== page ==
Atty. Gen. Ken Paxton (R) petitioned the U.S. Supreme Court to block four states from using their certified election results to appoint presidential electors and to require those four states’ legislatures to appoint alternative electors instead, presumably to overturn the presidential election result.
Paxton claims “non-legislative actors” took unlawful actions resulting in “significant and unconstitutional irregularities” in elections conducted in Georgia, Michigan, Pennsylvania and Wisconsin. “The appearance of voting irregularities in the Defendant States [are] consistent with the unconstitutional relaxation of ballot-integrity protections in those States’ election laws,” Paxton argued in the motion. “These flaws cumulatively preclude knowing who legitimately won the 2020 election and threaten to cloud all future elections.”
Paxton also seeks an extension of the December 14 deadline for presidential electors to vote because permitting this process to go forward would “cement a potentially illegitimate election result in the middle of this storm.”
No credible evidence has been produced, in any of dozens of lawsuits filed to date, to support claims of widespread fraud at a magnitude required to overturn the election results. Most, if not all, of the specific allegations in Paxton’s suit have been dismissed elsewhere.
Paxton listed himself as the counsel of record. First Asst, Atty, Gen. Brent Webster and Lawrence Joseph, apparently an outside attorney, also signed the suit. Notably, Solicitor General Kyle Hawkins, who typically argues cases before the Court on the state’s behalf, is not mentioned in the suit.
“Texas is as likely to change the outcome of the Ice Bowl as it is to overturn the will of Wisconsin voters,” said Wisconsin Atty. Gen. John Kaul (D) in a statement. Jordan Fuchs, Georgia’s deputy secretary of state, said the allegations made by Paxton are “false and irresponsible.”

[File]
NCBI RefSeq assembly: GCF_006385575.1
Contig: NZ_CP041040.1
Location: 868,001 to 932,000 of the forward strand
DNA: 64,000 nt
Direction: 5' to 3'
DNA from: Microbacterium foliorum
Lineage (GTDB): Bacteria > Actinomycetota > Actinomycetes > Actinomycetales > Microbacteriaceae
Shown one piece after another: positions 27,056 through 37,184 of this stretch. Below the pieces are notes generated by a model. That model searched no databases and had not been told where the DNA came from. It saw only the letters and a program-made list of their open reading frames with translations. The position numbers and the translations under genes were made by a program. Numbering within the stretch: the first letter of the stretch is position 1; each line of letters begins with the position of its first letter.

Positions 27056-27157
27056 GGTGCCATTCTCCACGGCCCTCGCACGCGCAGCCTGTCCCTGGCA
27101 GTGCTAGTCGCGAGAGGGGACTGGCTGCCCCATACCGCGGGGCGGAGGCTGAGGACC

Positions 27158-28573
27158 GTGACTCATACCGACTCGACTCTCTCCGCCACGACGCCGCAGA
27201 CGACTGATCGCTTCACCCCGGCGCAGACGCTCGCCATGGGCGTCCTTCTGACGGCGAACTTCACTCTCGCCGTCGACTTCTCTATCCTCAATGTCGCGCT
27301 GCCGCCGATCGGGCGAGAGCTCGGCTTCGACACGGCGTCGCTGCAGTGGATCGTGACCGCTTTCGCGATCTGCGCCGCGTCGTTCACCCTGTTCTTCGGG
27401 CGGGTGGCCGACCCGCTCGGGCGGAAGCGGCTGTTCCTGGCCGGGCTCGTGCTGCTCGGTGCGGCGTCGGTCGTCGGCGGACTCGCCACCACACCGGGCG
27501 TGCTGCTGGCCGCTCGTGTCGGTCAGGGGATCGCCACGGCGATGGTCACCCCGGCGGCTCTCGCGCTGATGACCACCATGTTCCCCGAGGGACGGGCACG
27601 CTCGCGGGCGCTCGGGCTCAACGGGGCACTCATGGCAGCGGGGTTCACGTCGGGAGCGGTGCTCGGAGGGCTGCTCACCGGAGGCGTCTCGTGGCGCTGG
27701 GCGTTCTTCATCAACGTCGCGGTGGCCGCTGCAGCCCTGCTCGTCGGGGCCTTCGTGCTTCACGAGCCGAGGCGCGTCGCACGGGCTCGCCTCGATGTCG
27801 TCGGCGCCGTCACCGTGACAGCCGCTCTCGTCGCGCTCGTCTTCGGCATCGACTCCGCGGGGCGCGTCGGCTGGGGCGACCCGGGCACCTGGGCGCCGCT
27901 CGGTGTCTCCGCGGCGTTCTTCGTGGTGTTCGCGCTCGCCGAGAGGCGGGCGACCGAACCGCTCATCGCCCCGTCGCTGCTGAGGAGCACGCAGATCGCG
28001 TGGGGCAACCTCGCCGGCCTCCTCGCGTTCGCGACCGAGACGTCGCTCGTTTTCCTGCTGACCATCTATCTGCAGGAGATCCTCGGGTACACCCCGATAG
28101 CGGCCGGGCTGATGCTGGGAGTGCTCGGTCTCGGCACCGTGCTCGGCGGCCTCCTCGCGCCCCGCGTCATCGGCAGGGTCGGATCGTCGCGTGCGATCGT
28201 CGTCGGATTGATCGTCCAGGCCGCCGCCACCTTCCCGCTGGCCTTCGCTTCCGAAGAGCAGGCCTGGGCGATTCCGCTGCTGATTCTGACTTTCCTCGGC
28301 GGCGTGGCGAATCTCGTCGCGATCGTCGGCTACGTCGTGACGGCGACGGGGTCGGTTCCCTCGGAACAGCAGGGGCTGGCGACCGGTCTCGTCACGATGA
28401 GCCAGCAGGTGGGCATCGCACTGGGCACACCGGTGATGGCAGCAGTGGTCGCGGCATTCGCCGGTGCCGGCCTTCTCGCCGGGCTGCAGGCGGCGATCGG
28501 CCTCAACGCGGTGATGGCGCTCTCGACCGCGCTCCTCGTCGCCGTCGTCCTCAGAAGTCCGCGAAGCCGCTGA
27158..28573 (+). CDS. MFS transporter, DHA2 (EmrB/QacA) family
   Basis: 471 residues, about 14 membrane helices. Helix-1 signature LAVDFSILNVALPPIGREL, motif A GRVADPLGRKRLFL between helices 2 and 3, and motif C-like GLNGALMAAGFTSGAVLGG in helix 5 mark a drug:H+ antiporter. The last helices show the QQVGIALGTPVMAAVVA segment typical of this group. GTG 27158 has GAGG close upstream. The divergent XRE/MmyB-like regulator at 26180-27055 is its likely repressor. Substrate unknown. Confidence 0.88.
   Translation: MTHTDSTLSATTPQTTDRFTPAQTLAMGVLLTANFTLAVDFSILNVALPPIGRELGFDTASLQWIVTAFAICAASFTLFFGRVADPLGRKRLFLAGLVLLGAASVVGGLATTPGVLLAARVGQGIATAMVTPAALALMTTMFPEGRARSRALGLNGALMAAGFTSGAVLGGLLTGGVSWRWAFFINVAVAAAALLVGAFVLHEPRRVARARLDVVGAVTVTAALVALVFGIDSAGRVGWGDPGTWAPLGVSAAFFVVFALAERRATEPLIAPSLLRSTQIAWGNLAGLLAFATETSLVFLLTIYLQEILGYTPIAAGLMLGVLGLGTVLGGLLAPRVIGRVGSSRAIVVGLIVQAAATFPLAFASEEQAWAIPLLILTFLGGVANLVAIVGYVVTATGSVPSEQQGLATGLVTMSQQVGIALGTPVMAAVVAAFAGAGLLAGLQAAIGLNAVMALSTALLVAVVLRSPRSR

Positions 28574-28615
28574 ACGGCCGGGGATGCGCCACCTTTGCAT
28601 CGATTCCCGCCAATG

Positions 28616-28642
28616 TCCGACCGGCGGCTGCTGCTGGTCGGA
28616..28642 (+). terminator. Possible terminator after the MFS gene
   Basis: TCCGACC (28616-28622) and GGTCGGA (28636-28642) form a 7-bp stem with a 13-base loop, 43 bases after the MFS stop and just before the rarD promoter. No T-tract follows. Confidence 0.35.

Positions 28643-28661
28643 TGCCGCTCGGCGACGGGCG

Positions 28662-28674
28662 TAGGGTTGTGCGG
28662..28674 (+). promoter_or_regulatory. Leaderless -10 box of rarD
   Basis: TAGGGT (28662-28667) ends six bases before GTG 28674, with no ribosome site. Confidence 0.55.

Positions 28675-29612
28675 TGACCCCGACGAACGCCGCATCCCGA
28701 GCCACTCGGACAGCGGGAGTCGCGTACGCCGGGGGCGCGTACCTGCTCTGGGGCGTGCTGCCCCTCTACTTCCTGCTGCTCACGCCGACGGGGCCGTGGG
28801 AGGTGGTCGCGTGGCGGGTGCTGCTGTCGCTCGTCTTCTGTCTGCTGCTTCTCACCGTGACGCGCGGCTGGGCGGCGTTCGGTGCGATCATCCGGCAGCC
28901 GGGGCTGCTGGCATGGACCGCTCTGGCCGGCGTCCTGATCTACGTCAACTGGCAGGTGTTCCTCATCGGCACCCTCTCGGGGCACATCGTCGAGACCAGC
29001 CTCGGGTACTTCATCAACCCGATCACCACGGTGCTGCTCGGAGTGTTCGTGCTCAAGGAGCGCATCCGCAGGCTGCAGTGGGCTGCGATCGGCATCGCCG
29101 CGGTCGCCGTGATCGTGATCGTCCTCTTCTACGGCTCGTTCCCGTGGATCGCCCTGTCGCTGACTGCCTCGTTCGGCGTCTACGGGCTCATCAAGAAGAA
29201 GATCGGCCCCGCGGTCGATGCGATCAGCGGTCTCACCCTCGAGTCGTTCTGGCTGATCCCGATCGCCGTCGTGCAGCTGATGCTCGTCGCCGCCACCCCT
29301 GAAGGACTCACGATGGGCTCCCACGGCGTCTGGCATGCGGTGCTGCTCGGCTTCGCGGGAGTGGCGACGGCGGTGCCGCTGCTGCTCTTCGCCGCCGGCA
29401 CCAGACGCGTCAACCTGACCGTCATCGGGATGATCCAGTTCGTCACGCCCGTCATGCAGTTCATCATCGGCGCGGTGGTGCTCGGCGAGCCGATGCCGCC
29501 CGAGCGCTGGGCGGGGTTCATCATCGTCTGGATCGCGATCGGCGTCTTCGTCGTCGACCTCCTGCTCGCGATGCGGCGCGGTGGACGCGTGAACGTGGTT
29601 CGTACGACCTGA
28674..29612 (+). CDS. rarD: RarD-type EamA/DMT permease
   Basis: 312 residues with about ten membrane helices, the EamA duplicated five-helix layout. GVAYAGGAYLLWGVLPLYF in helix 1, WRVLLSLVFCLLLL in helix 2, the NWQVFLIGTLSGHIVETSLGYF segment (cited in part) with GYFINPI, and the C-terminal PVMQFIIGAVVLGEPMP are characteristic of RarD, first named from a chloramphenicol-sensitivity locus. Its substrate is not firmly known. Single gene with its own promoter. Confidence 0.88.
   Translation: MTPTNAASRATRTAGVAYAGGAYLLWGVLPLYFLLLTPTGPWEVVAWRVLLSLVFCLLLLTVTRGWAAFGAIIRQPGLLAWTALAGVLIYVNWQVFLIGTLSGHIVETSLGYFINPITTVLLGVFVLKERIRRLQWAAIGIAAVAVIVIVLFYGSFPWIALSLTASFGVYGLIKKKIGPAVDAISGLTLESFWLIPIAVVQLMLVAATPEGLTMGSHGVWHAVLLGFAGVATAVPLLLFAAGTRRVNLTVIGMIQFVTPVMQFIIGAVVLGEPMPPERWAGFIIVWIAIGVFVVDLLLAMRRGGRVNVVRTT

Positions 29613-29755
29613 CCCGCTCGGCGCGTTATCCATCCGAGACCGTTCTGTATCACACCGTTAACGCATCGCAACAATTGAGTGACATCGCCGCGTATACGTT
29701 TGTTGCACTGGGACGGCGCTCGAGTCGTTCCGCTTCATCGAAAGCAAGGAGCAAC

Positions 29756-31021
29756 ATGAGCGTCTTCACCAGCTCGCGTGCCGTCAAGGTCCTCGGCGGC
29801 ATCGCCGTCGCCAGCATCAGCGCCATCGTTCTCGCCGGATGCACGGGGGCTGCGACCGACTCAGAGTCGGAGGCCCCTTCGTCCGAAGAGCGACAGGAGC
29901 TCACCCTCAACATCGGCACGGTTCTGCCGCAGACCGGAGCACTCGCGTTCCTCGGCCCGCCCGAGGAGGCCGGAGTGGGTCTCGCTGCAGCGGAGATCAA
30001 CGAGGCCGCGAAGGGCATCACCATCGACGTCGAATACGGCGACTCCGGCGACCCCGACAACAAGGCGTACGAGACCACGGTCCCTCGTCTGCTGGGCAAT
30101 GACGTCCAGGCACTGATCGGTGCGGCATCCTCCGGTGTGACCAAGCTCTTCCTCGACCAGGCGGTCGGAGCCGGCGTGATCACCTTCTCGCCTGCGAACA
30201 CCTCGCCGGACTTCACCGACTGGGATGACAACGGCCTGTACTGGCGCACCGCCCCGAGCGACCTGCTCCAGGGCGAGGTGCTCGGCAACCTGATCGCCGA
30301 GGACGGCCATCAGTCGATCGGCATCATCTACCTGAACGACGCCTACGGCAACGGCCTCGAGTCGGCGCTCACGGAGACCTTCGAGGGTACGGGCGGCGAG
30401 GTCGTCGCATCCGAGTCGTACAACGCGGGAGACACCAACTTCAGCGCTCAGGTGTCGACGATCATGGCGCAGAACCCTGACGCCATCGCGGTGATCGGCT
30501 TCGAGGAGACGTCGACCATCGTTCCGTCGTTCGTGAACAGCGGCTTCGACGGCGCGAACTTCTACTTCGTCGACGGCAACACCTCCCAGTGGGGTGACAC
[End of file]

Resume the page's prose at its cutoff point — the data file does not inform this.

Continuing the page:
Michigan Atty. Gen. Dana Nessel said the suit was “not a serious legal pleading” in a statement. “The Michigan issues in this complaint have already been thoroughly litigated and roundly rejected in both stae and federal courts – by judges appointed from both political parties.” Pennsylvania Atty. Gen. Josh Shapiro (D) said the suit was “beyond meritless” in a statement.
In a statement, Paxton said the four states “have not only tainted the integrity of their own citizens’ vote, but of Texas and every other state that held lawful elections.”
“We now ask that the Supreme Court step in to correct this egregious error,” Paxton said. Responses to Paxton’s suit are due Thursday afternoon. The case has been docketed, but the Court has not made a decision as to whether it will hear the case.
This afternoon (Tuesday), the U.S Supreme Court declined to hear a different case, filed by a U.S. congressman, seeking to stop Pennsylvania’s certification of the election results. The one-sentence order (PDF) indicated no dissent and was released a few hours after a deadline for submitting briefs. This is the case for which U.S. Sen. Ted Cruz (R) volunteered to present oral arguments before the Court.
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